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Yfke Dulek

PhD at QuSoft

Yfke Dulek
Photo: Yfke Dulek

Interdisciplinary study

‘During my Bachelor’s programme Cognitive Artificial Intelligence at Utrecht University, it became clear that my passion lies in formal sciences. Artificial intelligence is very broad and involves knowledge in skills ranging from computer science and mathematics to philosophy and linguistics. I really enjoyed the interdisciplinary nature of the programme, especially because after high school I did not want to commit to one single topic. I did a minor in mathematics and wrote my thesis about learning theory. One of my professors suggested the Master’s programme Logic, because it allows students to dive into formal math, while still maintaining the interdisciplinary flavour.’

Tight community

‘What I like about the programme is that students from all over the world with different backgrounds gather in Amsterdam to study logic, but also form a tight community. Without any exceptions everybody works hard, which was very stimulating for me. Also, the programme is quite small-scale – courses generally ranged from 5 to 25 students – which means there is a lot of opportunity to interact with the teachers and learn about their research. During the project periods in January and June, students have the possibility to work together with the staff at the Institute for Logic, Language and Computation (ILLC). There are very few mandatory courses, so you can really plan your own curriculum, guided by your ILLC mentor.’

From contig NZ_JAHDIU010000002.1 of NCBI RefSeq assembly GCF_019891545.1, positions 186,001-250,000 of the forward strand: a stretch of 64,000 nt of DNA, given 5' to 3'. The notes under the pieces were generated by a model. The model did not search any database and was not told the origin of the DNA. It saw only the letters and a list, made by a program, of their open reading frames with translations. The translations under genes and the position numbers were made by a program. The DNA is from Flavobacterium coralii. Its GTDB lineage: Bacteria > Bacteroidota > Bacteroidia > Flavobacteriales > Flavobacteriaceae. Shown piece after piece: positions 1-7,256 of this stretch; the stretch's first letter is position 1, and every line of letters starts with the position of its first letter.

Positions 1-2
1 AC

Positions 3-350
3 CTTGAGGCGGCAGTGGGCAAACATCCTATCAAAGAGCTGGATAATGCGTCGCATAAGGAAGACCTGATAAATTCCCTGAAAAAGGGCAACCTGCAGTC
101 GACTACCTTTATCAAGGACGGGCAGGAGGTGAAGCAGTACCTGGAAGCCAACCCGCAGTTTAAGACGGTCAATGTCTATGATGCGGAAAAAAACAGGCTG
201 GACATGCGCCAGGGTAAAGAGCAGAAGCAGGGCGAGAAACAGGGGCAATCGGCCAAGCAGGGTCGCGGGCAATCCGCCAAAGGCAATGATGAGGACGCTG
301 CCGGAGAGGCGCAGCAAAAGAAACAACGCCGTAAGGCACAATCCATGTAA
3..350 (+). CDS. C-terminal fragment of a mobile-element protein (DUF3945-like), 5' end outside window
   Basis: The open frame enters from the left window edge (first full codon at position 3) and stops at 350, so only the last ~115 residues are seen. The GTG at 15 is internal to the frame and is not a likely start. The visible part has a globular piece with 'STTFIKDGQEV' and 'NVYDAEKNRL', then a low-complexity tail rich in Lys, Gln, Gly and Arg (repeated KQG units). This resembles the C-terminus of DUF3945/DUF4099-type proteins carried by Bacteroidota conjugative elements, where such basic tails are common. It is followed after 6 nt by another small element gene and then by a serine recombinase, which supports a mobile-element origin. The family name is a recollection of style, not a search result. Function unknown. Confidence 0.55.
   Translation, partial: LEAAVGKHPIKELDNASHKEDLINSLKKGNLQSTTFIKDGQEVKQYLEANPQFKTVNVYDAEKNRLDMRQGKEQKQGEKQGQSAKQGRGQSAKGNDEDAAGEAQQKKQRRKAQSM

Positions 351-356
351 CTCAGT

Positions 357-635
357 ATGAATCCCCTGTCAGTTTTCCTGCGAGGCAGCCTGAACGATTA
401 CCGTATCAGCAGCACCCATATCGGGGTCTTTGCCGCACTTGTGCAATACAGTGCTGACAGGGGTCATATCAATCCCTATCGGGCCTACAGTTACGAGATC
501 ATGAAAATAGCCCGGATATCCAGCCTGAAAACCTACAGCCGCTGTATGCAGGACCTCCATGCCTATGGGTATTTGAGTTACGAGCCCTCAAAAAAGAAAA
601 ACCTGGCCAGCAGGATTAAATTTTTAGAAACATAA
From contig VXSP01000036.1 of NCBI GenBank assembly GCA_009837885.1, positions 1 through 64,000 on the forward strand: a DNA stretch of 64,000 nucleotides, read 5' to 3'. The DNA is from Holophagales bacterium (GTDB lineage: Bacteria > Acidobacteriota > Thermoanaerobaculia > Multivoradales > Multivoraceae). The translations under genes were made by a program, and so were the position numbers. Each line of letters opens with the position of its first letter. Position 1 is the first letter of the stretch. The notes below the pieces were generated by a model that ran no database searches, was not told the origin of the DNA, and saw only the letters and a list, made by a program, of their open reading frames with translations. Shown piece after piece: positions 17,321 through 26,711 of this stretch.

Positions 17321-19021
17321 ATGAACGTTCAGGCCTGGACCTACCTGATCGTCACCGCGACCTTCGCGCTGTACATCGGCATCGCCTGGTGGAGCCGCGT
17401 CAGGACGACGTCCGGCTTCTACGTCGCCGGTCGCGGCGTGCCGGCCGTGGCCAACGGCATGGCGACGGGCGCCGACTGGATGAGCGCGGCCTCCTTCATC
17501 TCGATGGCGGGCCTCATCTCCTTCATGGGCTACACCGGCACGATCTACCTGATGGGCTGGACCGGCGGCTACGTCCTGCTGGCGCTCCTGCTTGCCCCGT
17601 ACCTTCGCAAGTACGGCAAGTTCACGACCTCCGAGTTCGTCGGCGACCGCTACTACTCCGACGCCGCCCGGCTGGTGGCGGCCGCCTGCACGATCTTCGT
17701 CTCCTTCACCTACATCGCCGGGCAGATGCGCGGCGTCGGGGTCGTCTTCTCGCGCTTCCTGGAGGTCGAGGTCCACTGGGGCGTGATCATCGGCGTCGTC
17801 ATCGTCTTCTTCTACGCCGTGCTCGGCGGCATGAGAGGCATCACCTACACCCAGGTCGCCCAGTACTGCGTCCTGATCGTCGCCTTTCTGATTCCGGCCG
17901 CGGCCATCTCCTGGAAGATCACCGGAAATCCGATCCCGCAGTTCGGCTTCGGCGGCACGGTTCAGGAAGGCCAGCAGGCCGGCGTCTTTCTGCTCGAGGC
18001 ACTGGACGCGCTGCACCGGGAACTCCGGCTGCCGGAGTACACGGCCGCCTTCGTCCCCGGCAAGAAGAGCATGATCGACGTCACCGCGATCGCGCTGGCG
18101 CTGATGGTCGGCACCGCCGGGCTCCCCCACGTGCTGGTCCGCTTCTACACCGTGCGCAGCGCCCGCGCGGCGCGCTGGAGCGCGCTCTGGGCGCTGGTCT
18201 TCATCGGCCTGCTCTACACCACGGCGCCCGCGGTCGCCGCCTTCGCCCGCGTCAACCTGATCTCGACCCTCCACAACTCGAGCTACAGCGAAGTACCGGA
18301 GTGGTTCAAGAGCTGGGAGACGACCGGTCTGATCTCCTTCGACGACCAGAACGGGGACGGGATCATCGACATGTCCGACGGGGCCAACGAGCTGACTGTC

‘I started the Master’s programme in the mathematics track, and then slowly transitioned to the theoretical computer science. I especially enjoyed the courses Computational Complexity (what does it mean for a problem to be hard?)  and Information Theory Theory (what is information and how can we quantify it?). At the end of my course period I took the elective Quantum Computing; here we studied a computer architecture that is completely different and potentially much more powerful than current computers. I decided to write my thesis on a related topic. I helped develop an algorithm for secure encryption of quantum data, with specific properties that makes it suitable for applications like cloud computing. This resulted in a paper which I presented at several conferences around the world. Fun fact: my thesis directly builds on results from the first research paper I tried to read in my first month at the UvA. I did not understand much of it back then but apparently, this area of research has been calling my name for years!’

PhD at QuSoft

‘Currently, I work as a PhD candidate at Qusoft, a research centre for quantum software in Amsterdam. My Master’s thesis supervisor is also my PhD supervisor.  We work on extensions and applications of the results of my thesis. This falls into the research area of quantum cryptography, which focuses on security and related tasks for quantum computers. The Master’s programme taught me a lot about this topic and gave me the chance to meet some of the great minds in quantum computing. It gave me great running start in my PhD, by providing me with technical knowledge and valuable research skills.’